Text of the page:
Boyle Heights is undergoing a Community Plan Update that will determine outcomes in housing, mobility, public space and more. It’s a big opportunity to fight climate change.
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Increasing tree canopy and other shade options will reduce the effects of extreme heat and air pollution. Street trees and shade can reduce surface temperatures up to 40°, protecting people outdoors and reducing energy costs when placed near buildings.
Cool roofs and pavement can reflect 20-60% of solar energy back into space. This solar reflectivity helps reduce the urban heat island effect by storing less heat than traditional asphalt, which can contribute to as much as 22° of warming at night.
Expanding publicly available hydration stations can help reduce many heat-related health effects. Dehydration is one of the leading causes of heat exhaustion, and hydration stations can make outdoor spaces more accessible and safe to all on hot days.
Creating more space between industrial sites and homes and schools will improve health outcomes. Greater distance from pollution sources allows harmful compounds to disperse more. This effect can be enhanced greatly by trees and other greenery.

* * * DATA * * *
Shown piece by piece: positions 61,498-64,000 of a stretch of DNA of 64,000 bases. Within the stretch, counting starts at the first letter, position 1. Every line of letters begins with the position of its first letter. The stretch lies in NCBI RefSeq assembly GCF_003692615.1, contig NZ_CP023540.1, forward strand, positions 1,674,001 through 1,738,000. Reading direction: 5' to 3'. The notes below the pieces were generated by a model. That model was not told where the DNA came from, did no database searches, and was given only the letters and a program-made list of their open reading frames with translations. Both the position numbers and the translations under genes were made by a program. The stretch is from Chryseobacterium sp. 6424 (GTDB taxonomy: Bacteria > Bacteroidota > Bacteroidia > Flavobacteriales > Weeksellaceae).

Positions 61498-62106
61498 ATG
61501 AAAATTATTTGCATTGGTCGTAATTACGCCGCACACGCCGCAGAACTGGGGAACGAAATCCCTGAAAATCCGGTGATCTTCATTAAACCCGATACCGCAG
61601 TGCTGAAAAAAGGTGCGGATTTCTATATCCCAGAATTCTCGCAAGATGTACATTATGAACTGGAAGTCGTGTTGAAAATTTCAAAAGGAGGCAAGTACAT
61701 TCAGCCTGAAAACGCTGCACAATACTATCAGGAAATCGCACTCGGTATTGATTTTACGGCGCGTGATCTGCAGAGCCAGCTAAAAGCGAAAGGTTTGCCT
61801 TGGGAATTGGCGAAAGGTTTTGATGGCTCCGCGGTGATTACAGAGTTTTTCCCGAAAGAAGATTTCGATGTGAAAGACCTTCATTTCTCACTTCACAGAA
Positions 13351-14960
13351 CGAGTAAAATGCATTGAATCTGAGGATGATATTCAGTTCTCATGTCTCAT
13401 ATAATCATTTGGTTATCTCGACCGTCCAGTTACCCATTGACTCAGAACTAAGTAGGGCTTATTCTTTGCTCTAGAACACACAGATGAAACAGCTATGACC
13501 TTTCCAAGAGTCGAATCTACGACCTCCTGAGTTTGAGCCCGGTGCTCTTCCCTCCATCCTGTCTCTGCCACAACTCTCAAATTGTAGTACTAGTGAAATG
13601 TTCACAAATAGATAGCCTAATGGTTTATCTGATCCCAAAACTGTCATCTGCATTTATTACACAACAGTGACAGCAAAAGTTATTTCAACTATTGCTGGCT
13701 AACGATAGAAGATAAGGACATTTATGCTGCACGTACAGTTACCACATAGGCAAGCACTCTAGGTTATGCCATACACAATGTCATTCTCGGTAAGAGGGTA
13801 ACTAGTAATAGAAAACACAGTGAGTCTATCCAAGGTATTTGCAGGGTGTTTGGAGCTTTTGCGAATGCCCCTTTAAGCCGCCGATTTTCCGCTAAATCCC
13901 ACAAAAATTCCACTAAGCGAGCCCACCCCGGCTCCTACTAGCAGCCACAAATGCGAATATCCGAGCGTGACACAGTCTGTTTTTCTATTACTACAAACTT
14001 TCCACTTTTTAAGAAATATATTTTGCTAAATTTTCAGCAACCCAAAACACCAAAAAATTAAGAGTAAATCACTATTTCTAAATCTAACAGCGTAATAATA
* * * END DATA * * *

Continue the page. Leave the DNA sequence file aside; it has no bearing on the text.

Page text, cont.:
Closing the gaps in bike & pedestrian infrastructure will save lives and encourage the curtailing of emissions. This solution should be integrated with other solutions like shade.
Increasing the amount of affordable housing in Boyle Heights can help reduce displacement pressure, and ensure that residents have opportunities to avoid paying huge percentages of their income on rent. Facilitating options like social housing and community land trusts can also allow more opportunities for affordable home ownership.
Policies like right to purchase and right to counsel can help prevent improvements to Boyle Heights from displacing current residents. Neighborhood and home stability allow for greater social networks and communities to be built and maintained, which are pivotal in climate disruptions.
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